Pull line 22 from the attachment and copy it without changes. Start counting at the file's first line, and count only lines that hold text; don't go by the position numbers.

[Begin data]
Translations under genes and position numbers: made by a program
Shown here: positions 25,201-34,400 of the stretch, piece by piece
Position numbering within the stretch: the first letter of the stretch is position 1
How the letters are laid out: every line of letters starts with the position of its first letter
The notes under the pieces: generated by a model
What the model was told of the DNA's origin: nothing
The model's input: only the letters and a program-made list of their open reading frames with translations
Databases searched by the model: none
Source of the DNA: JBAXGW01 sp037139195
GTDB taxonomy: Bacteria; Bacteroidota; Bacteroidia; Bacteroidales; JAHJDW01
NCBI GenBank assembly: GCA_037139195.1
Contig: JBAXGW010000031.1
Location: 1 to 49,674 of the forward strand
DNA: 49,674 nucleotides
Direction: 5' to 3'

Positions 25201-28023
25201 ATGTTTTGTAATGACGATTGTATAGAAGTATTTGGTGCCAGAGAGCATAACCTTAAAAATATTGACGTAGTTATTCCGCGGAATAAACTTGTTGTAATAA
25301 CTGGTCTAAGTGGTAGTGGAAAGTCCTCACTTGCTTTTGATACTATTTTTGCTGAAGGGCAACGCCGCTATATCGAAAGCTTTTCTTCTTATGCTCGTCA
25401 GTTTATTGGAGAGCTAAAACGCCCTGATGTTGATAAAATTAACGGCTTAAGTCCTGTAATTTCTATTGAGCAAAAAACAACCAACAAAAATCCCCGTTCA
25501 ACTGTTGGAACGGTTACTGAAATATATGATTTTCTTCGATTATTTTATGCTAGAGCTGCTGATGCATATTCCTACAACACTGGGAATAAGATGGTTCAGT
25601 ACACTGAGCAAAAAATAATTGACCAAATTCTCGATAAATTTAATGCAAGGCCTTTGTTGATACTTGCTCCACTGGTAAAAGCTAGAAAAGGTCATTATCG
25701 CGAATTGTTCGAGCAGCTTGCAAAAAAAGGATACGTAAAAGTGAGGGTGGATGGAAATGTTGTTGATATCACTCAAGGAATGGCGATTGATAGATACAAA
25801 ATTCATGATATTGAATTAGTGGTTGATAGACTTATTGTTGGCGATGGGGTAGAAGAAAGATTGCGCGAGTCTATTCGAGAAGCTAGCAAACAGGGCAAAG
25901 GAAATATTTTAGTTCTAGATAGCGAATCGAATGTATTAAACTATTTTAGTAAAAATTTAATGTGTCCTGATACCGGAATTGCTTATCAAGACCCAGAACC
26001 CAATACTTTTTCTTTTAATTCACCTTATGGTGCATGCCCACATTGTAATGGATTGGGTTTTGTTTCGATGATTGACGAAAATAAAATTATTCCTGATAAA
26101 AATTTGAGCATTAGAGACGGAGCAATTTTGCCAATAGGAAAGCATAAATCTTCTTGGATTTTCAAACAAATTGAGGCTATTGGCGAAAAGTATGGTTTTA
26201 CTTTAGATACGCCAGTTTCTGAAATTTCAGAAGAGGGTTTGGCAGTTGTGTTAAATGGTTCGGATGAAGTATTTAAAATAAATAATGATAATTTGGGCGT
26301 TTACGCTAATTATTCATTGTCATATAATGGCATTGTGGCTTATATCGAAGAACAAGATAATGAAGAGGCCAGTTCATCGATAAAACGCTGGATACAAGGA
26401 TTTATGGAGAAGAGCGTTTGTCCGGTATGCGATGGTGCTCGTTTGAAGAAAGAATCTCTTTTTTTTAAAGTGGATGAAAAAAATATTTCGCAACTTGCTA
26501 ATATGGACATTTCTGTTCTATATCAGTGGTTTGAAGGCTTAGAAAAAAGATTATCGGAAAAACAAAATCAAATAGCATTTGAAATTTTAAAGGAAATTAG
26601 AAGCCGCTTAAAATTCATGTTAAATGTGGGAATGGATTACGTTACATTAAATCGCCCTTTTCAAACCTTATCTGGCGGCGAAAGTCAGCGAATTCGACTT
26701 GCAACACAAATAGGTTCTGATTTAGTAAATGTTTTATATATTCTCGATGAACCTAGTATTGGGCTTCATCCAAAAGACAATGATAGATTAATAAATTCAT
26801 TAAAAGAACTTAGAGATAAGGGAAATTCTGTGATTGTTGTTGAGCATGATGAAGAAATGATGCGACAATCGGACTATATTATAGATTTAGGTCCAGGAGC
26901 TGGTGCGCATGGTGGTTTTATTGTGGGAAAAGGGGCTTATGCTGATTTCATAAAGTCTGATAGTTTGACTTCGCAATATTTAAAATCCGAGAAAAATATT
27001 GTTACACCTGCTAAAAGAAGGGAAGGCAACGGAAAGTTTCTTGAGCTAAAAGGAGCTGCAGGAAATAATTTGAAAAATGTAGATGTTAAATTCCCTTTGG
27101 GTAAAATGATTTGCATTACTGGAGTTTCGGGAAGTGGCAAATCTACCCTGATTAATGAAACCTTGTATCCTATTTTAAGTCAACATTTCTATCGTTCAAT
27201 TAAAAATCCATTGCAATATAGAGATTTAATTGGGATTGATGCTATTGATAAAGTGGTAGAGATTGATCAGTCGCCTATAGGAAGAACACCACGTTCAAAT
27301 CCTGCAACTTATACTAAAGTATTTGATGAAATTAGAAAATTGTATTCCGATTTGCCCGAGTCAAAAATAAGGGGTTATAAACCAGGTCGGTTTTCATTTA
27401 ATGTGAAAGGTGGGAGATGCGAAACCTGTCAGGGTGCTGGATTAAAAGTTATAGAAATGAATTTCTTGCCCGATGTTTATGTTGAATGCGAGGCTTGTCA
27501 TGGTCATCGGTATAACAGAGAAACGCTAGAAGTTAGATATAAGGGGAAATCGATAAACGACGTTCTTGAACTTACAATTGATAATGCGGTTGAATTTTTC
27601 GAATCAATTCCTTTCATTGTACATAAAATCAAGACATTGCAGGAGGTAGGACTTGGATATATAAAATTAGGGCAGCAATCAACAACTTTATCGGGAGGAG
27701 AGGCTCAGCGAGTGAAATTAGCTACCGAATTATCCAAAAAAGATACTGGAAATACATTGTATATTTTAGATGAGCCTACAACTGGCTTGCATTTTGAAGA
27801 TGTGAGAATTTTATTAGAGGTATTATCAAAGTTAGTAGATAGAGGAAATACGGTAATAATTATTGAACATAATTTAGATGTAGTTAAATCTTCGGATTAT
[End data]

25701 CGAATTGTTCGAGCAGCTTGCAAAAAAAGGATACGTAAAAGTGAGGGTGGATGGAAATGTTGTTGATATCACTCAAGGAATGGCGATTGATAGATACAAA